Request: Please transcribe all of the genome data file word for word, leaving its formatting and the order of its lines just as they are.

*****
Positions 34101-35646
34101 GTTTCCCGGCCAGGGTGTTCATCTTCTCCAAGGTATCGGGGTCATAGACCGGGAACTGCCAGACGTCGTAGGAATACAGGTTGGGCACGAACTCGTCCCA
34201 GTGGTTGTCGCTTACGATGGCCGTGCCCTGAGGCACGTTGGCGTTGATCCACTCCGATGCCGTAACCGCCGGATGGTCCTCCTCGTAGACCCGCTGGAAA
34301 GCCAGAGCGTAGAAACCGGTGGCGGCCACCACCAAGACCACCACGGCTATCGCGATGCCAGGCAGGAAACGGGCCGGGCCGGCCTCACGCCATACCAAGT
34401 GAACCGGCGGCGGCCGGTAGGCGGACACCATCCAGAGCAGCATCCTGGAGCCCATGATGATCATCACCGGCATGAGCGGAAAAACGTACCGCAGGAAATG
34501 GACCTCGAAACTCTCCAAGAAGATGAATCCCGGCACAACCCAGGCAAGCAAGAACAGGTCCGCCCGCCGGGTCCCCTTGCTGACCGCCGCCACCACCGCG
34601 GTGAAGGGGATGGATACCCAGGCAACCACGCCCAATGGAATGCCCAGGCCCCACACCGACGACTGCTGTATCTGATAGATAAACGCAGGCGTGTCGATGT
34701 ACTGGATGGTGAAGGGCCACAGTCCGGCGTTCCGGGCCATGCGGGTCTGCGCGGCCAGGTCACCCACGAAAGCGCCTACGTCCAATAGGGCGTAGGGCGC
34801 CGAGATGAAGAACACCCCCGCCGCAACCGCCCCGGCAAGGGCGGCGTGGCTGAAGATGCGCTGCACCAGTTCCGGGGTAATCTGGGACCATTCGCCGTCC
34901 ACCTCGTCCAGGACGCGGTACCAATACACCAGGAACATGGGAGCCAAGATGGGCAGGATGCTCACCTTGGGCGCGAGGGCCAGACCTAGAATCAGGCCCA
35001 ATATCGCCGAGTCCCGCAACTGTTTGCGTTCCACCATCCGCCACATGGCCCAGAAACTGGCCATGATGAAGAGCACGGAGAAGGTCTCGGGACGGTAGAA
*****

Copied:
Positions 34101-35646
34101 GTTTCCCGGCCAGGGTGTTCATCTTCTCCAAGGTATCGGGGTCATAGACCGGGAACTGCCAGACGTCGTAGGAATACAGGTTGGGCACGAACTCGTCCCA
34201 GTGGTTGTCGCTTACGATGGCCGTGCCCTGAGGCACGTTGGCGTTGATCCACTCCGATGCCGTAACCGCCGGATGGTCCTCCTCGTAGACCCGCTGGAAA
34301 GCCAGAGCGTAGAAACCGGTGGCGGCCACCACCAAGACCACCACGGCTATCGCGATGCCAGGCAGGAAACGGGCCGGGCCGGCCTCACGCCATACCAAGT
34401 GAACCGGCGGCGGCCGGTAGGCGGACACCATCCAGAGCAGCATCCTGGAGCCCATGATGATCATCACCGGCATGAGCGGAAAAACGTACCGCAGGAAATG
34501 GACCTCGAAACTCTCCAAGAAGATGAATCCCGGCACAACCCAGGCAAGCAAGAACAGGTCCGCCCGCCGGGTCCCCTTGCTGACCGCCGCCACCACCGCG
34601 GTGAAGGGGATGGATACCCAGGCAACCACGCCCAATGGAATGCCCAGGCCCCACACCGACGACTGCTGTATCTGATAGATAAACGCAGGCGTGTCGATGT
34701 ACTGGATGGTGAAGGGCCACAGTCCGGCGTTCCGGGCCATGCGGGTCTGCGCGGCCAGGTCACCCACGAAAGCGCCTACGTCCAATAGGGCGTAGGGCGC
34801 CGAGATGAAGAACACCCCCGCCGCAACCGCCCCGGCAAGGGCGGCGTGGCTGAAGATGCGCTGCACCAGTTCCGGGGTAATCTGGGACCATTCGCCGTCC
34901 ACCTCGTCCAGGACGCGGTACCAATACACCAGGAACATGGGAGCCAAGATGGGCAGGATGCTCACCTTGGGCGCGAGGGCCAGACCTAGAATCAGGCCCA
35001 ATATCGCCGAGTCCCGCAACTGTTTGCGTTCCACCATCCGCCACATGGCCCAGAAACTGGCCATGATGAAGAGCACGGAGAAGGTCTCGGGACGGTAGAA